When a couple goes through a divorce in Canada, all liabilities and assets between them are split using a process called equitable distribution. Basically, the court that dissolves the marriage will classify the property as either marital or separate, put a monetary value on that property, and then distribute it between the soon-to-be ex-spouses.
Of course, some types of property are simpler to distribute than others. For example, usually, both spouses have a vehicle, and each spouse will hold their respective vehicle. However, other property types are generally more challenging to distribute, like marital residence. In order to equally distribute the residence, in most cases, the spouses will either consent to sell the house and split the proceeds, or one of the spouses will want to stay in the place and will have to buy the other party out.
Another type of property can be even more complex to distribute between the spouses. For example, what if a spouse has an ownership interest in a business—how would you go about splitting this interest, and how do you value the company for detecting how much it’s worth? As you can tell, splitting business assets in a divorce is way more complicated than distributing the vehicles or the marital home, as explained in the above examples.
To distribute business assets and interests, there are three techniques that most couples use when divorcing in Canada. Below, we’ll go through each method separately so that you’re prepared better if you ever need to divorce and protect your business.
To begin with, the most frequently used method to divide business assets is the scenario where one spouse buys the other spouse’s interest in the company. The example below will better illustrate how the buy-out works.
Let’s say the spouses are dentists Tom and Linda, and they jointly own and run a dental practice in Toronto. After a company valuation, they both agree that the dental practice’s value is $800,000. After the divorce is finalized, Linda plans to move to Calgary and start working for another dental practice, while Tom will continue to work at the couple’s dental practice. So, for Linda to get her half of the valuation, Tom will essentially owe her $400,000.
However, according to Wahi, the price of the business’s assets and their valuation is not the only fee that needs to be settled for a buy-out, as many legal and administrative costs vary from lawyer to lawyer and depending on how complex is the buy-out is. For that reason, the buy-out technique works only if the buying spouse has enough funds to satisfy the selling spouse and pay all legal and administration fees that arise from the transaction.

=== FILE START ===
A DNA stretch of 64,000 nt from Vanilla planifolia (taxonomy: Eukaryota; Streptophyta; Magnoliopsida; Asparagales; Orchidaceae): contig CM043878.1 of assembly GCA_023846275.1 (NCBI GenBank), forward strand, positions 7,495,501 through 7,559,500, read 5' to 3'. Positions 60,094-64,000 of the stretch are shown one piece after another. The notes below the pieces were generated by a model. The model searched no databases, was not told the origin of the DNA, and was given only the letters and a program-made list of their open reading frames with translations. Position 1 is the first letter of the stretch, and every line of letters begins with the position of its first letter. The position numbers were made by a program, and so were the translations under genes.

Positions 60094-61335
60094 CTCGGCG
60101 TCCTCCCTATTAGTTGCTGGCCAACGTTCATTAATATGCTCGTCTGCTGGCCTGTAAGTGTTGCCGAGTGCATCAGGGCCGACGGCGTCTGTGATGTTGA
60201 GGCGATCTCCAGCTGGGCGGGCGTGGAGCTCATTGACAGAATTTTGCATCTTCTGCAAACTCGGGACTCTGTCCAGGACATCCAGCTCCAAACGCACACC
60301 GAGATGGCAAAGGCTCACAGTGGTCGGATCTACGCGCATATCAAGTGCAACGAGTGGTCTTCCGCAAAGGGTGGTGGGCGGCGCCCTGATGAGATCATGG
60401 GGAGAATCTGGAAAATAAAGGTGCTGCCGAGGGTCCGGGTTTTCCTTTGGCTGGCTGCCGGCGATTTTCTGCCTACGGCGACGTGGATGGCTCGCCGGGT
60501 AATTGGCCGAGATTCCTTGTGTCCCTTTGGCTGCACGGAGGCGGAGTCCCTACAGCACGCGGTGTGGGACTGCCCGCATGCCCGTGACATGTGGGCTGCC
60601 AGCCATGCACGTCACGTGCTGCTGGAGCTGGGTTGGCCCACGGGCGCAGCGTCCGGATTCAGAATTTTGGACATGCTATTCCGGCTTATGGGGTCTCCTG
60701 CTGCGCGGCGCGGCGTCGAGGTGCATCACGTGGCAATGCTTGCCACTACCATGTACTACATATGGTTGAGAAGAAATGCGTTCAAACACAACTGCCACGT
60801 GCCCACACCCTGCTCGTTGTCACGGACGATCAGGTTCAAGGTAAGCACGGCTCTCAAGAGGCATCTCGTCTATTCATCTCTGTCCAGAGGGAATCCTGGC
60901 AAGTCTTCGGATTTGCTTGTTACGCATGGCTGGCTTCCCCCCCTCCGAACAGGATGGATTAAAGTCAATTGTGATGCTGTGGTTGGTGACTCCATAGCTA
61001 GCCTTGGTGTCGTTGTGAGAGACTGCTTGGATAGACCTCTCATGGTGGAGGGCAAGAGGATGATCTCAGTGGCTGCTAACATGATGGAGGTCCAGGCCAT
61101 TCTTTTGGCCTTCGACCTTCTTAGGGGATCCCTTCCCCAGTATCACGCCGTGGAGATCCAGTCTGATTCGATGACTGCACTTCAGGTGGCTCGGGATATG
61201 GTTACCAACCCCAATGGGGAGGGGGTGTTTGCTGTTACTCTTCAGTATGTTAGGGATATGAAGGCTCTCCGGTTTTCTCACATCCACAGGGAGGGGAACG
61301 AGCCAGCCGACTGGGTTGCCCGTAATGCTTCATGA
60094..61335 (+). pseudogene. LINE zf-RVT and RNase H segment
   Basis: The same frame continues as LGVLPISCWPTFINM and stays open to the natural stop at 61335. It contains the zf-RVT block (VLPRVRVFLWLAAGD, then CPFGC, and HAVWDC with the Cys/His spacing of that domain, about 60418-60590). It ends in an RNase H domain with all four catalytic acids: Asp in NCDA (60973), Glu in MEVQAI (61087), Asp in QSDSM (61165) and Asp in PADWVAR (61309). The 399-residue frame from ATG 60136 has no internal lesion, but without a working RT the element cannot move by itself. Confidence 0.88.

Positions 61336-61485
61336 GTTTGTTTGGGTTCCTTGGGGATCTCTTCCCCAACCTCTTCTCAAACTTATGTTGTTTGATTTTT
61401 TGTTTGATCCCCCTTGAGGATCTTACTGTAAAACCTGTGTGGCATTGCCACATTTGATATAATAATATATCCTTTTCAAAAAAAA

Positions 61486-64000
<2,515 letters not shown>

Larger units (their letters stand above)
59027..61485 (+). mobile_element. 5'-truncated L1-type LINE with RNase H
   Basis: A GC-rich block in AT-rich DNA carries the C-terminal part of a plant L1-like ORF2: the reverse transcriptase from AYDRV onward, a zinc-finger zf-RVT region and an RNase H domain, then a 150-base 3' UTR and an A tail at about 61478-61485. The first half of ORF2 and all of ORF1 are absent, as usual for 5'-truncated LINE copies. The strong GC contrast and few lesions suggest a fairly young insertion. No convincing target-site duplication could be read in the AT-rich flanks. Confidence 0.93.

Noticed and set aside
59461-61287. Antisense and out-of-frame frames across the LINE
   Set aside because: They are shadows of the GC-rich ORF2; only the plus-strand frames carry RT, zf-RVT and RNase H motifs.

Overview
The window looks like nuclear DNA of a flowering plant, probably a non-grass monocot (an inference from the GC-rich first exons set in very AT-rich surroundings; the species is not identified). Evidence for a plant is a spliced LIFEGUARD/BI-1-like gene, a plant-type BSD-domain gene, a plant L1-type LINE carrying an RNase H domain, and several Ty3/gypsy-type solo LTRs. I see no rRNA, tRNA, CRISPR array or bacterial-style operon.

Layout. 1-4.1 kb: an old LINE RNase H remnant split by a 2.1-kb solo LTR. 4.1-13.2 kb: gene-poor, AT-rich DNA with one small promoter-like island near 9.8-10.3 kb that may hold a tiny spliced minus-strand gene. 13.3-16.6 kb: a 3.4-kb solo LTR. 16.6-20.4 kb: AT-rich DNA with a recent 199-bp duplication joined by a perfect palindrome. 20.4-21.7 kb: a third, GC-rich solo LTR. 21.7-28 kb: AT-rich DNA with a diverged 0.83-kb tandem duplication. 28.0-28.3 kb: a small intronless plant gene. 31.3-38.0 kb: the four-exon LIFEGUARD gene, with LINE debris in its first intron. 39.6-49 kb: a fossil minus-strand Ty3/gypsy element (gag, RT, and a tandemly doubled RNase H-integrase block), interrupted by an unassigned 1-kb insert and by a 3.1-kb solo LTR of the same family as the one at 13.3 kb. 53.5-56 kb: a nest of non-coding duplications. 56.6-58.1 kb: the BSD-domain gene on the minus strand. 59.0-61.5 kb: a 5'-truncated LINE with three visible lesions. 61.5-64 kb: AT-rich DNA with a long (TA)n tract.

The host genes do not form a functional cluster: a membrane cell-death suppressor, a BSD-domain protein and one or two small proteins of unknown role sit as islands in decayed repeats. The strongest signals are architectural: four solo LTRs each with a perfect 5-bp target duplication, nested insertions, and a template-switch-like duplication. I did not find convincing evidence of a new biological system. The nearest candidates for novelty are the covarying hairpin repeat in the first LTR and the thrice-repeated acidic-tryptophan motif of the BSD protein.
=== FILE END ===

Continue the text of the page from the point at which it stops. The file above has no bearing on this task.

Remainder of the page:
Sometimes, the soon-to-be ex-spouses may agree to structure the buy-out to take place over time. So, if we go back to the example from above, Linda may decide to let Tom give her $200,000 now and $200,000 in the next three years.
The second method to distribute a business asset in a divorce is to actually not distribute it at all and continue to own the business even after the divorce is finalized jointly.
For example, using our above example, if Tom and Linda were amicable and wanted to keep running the joint dental practice, they could continue to co-own and run the business even after they get separated or divorced. Another variant of co-ownership might exist where one party continues to run the practice while the other agrees to receive monthly or annual payments from business proceeds to satisfy their share of the marital assets.
Nevertheless, co-ownership is not a very popular method to distribute a business asset in a divorce because many couples cannot have a productive working relationship after the divorce of their marriage. Co-ownership only works well in situations where the parties are amicable and can continue to respect and trust each other.
Sell The Company
If none of the two ways listed above seem viable options to distribute the business interest, the best way to ensure that each spouse gets fully compensated for their interest in a business is to sell the business entity and divide the proceeds between the two parties. This is a fairly common way to distribute other types of property since spouses, in many cases, agree to sell the marital home and split the proceeds.
However, this method may present some difficulties along the way. For example, if the business is not very profitable or obscure, it may take a while for the spouses to find a buyer for their company. In addition, it may not be the best option if the spouses disagree over the valuation of their company. Lastly, if one of the spouses wants to continue contributing to the business, they will most likely be opposed to selling it to an outside buyer.
In the end, when it comes to distributing business interest because of a divorce in Canada, the methods discussed above are the three most common techniques for the spouses to take a fair, equal distribution. Still, there are both pros and cons to each method that the soon-to-be ex-spouses need to consider carefully before deciding on the best method to apply in their case.
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